Abortion back in Supreme Court? Scary.

US Supreme Court building, front elevation, st...

US Supreme Court building, front elevation, steps and portico. (Photo credit: Wikipedia)

A new challenge to women’s reproductive rights could soon be heard by the Supreme Court, according to an insightful report posted by Linda Greenhouse September 4 on the New York Times Opinionator. The Court may decide whether or not to hear the case (Cline v Oklahoma Coalition for Reproductive Justice) by this fall, and its current make-up is unlikely to come down on the reproductive justice. It’s a scary scenario.

Scary because the case is going to be billed as “protecting women” while no one with a brain can fail to see it for what it is: a new attempt to make abortion virtually impossible for women in the U.S. A little sleight-of-hand interpretation of an old FDA ruling will translate to ending the use of RU-486. Greenhouse explains it better, but that’s the gist of it: medical abortion will cease to be available if anti-abortion forces win this case. State regulations continue to limit access, clinics continue to close; you don’t have to do much math to realize that reproductive rights are disappearing across the U.S.

We’ve been here before:

On one side is a woman. On another side is pregnancy tissue which is, in Greenhouse’s apt description, the size of a pencil eraser. Some of us believe the woman should have the right to choose what happens to that tissue within her body. Others of us believe it is already a life which must be protected at all costs and the woman be damned. Unfortunately, if access to safe abortion is again denied, women will again be damned. Damned to dangerous attempts to end unwanted pregnancies, or to “forced birth.” That “forced birth” phrase was used by a woman attending a recent reading of Perilous Times, who added, “We used to call that slavery.”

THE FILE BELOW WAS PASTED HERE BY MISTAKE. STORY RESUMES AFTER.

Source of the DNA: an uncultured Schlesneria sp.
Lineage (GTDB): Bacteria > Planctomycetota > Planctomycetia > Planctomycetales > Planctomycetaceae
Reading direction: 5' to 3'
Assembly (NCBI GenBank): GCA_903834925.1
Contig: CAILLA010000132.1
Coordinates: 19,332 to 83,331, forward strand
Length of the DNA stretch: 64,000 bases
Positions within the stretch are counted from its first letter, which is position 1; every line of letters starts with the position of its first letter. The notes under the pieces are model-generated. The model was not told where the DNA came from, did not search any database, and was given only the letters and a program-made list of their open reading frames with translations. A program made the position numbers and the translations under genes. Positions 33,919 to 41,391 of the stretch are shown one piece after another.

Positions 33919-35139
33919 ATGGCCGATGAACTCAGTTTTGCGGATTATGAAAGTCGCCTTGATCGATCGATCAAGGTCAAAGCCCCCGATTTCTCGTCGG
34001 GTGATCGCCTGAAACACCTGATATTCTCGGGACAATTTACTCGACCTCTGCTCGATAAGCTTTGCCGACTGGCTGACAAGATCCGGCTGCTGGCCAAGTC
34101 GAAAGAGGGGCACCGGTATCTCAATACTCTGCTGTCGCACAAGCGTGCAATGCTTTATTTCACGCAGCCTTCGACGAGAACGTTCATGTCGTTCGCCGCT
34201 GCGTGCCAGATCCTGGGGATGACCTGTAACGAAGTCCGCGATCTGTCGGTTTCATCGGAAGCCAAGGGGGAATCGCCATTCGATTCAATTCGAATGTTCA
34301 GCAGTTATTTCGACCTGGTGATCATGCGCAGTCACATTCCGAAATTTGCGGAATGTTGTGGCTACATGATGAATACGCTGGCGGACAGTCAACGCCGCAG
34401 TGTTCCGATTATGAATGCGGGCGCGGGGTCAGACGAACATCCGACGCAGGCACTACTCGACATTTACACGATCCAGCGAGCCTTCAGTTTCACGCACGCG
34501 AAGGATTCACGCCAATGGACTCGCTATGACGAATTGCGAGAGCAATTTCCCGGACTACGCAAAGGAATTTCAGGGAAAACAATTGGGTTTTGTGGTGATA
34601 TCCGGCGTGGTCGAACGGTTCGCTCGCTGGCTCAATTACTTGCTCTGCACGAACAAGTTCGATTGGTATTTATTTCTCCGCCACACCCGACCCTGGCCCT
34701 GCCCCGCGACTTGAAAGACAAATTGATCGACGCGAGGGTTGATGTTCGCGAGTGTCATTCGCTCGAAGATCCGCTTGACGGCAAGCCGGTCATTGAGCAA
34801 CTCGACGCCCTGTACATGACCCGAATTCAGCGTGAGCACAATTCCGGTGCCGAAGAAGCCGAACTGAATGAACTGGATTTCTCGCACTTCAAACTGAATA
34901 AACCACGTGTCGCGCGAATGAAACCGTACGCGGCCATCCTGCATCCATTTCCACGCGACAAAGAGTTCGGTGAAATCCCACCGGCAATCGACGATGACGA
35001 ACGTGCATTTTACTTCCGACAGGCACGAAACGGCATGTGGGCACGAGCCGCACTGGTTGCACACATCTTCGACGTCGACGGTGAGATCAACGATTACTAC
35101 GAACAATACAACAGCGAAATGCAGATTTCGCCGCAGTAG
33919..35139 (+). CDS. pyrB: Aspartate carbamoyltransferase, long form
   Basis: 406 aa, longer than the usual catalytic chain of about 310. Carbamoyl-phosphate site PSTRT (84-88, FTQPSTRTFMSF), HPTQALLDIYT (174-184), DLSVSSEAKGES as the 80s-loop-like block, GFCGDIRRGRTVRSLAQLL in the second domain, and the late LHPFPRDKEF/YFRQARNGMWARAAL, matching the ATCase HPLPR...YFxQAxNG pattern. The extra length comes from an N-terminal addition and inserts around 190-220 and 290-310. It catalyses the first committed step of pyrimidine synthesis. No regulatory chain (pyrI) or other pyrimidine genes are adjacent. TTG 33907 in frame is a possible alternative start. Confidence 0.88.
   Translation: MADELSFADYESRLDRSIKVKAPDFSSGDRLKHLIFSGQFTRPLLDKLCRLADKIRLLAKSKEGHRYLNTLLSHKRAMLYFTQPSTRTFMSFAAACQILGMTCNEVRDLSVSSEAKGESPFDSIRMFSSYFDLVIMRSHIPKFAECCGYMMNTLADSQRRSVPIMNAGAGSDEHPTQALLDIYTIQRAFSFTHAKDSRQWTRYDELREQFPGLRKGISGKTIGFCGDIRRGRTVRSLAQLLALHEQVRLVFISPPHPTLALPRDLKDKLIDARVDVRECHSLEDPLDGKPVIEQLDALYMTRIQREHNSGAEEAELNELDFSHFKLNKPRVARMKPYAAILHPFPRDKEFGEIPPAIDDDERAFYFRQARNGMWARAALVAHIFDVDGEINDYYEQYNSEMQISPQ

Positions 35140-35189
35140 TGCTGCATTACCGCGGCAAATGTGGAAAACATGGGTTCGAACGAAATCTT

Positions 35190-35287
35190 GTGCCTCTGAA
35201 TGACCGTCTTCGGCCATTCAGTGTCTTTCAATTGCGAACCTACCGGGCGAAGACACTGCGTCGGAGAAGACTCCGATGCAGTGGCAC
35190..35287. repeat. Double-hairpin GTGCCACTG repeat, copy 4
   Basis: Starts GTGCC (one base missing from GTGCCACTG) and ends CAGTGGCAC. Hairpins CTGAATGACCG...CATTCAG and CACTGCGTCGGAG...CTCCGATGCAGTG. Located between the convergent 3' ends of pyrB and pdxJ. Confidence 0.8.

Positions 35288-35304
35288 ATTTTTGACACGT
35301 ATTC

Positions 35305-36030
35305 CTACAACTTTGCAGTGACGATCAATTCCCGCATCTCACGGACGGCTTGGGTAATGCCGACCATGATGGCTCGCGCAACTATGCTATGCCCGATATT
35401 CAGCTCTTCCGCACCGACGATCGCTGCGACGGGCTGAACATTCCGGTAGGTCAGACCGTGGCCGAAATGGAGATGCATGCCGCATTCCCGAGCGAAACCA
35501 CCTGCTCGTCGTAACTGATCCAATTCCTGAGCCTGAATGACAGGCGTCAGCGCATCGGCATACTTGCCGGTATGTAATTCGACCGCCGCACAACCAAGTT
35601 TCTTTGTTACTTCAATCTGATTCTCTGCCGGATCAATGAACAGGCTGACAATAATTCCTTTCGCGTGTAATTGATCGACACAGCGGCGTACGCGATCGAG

Whatever you call it, that tiny bit of pregnancy tissue is the real focus of Cline v Oklahoma Coalition for Reproductive Justice, not the drug which can be used to cause its removal. The anti-abortion forces who value that bit of tissue over the woman carrying it have absolutely no concern for the woman. What they do have are political clout, irrational zeal, unscientific arguments, religious fervor and a Supreme Court likely to lean their way.

It’s a case to watch.

2 responses

  1. “Reproductive Rights” is such a misleading term! This isn’t about the right to reproduction, it’s about the right to terminate an unborn baby’s life at ANY stage of development in utero. Having suffered 2 miscarriages in 6 months, I can tell you that there is an undeniable bond between that mother and baby. Losing those babies were devastating even though one was only 9 weeks along and the other 8 weeks, but the size of 6 weeks. Meeting other women who have had even later term miscarriages and having to deliver their babies stillborn at 18 weeks and 36 weeks, I can tell you the absolute devastation is alive and real. What’s the difference with me and these women and a woman who had an abortion? The ONLY difference you could argue is that the woman who had an abortion did not WANT the child for whatever reason. Knowing several couples (including myself and my husband) who have been unable to have children and so desperately want them, it seems to me that the best thing a woman can do is bless the world with her baby and, if she doesn’t want it or is concerned she can’t care for it like it should be cared for, then place it up for adoption. Let a couple who CAN give the child the life you would want it to have! My best friend had an abortion, she was young and her boyfriend at the time pressured her into it. She dealt for years with grief, anxiety, depression, and guilt over her choice. THIS is the norm, not the exception despite what current culture and media want to portray.